On the Structure of Tenancy Contracts: Theory and Evidence from 19th Century Rural Sicily

49 Pages Posted: 20 Nov 2001

See all articles by Oriana Bandiera

Oriana Bandiera

London School of Economics & Political Science (LSE) - Suntory and Toyota International Centres for Economics and Related Disciplines (STICERD); Centre for Economic Policy Research (CEPR); IZA Institute of Labor Economics

Date Written: October 2001

Abstract

In a world with asymmetric information, contractual terms are an important incentive device. This Paper studies the effect of crop characteristics on the choice between short-term and long-term tenancy contracts and on the choice between sharecropping and fixed-rent contracts when the production process depends on two non-contractibles: effort devoted to current production and effort devoted to plant and soil maintenance. Long-term contracts are effective in providing incentives for non-contractible maintenance investment. Since, however, incentive provision is costly, long-term contracts will be employed only when, due to the characteristics of the crop, maintenance benefits are high, or when, due to the characteristics of the tenant, the cost of providing incentives is low. The predictions of the theory are tested on a unique data set containing 705 tenancy contracts signed between 1870 and 1880 in the province of Syracuse (Sicily). The empirical evidence shows that, indeed, long-term contracts were used if the crops grown had higher maintenance needs. Other comparative static results are derived and tested empirically.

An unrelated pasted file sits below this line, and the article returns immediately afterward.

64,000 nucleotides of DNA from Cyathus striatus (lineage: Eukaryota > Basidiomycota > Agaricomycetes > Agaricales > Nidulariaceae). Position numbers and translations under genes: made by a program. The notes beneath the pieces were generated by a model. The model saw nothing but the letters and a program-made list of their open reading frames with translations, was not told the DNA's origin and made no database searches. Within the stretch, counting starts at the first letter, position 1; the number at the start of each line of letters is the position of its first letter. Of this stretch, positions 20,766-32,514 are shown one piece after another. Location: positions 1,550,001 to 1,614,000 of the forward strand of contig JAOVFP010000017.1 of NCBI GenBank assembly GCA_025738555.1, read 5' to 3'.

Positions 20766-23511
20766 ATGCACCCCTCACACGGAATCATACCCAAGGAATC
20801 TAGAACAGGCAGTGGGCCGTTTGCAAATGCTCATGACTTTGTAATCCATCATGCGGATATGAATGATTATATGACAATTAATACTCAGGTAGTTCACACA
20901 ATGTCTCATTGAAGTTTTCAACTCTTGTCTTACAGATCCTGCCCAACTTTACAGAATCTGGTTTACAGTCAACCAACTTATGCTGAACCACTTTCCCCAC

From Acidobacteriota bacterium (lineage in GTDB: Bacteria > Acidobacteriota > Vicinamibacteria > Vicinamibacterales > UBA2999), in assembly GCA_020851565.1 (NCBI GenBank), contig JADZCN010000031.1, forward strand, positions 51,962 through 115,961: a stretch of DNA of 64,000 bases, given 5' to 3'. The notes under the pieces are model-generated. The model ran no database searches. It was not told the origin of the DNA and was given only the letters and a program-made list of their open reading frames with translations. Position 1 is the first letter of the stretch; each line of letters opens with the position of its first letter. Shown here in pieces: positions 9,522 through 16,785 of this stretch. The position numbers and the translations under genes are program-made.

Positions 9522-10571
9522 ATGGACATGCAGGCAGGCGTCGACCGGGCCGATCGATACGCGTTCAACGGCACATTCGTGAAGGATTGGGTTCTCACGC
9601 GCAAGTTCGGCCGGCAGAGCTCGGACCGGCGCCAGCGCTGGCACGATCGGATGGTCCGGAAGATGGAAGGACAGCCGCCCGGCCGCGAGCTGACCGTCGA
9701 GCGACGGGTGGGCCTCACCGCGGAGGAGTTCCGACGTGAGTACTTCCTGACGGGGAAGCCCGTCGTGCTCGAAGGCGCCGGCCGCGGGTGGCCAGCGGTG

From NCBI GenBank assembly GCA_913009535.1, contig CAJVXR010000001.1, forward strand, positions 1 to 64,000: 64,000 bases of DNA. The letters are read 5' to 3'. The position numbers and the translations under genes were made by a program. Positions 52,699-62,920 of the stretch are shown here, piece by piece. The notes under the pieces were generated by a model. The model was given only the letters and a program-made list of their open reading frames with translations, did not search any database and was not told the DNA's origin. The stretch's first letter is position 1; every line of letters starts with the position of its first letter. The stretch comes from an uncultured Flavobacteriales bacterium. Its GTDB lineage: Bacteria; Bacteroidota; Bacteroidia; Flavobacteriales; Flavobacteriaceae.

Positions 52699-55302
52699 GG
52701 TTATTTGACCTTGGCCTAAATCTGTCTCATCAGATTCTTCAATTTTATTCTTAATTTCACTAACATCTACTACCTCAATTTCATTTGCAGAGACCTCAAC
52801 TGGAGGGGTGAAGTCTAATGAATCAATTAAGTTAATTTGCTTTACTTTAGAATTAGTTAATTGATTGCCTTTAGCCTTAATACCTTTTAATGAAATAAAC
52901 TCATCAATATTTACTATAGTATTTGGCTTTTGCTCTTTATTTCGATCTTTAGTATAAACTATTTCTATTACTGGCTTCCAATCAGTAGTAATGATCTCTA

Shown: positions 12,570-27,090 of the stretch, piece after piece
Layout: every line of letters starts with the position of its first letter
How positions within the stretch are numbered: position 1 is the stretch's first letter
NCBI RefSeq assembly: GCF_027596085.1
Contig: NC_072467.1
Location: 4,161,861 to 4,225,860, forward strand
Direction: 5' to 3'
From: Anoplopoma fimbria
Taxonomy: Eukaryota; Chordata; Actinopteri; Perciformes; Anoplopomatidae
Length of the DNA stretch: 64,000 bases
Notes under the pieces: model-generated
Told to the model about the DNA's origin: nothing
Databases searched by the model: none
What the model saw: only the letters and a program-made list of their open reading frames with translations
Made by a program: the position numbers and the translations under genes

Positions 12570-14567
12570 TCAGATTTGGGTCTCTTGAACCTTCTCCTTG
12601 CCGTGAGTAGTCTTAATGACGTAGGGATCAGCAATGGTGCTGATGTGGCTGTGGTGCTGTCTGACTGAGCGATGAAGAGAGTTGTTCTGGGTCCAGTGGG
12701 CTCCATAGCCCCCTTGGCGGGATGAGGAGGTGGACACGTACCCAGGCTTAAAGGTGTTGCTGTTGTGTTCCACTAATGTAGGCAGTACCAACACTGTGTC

Keywords: Tenancy, rural contracts, contract duration

JEL Classification: D82, O12, O17, Q15

Suggested Citation

Bandiera, Oriana, On the Structure of Tenancy Contracts: Theory and Evidence from 19th Century Rural Sicily (October 2001). Available at SSRN: https://ssrn.com/abstract=290959

Oriana Bandiera (Contact Author)

London School of Economics & Political Science (LSE) - Suntory and Toyota International Centres for Economics and Related Disciplines (STICERD) ( email )

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Centre for Economic Policy Research (CEPR)

London
United Kingdom

IZA Institute of Labor Economics

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Germany

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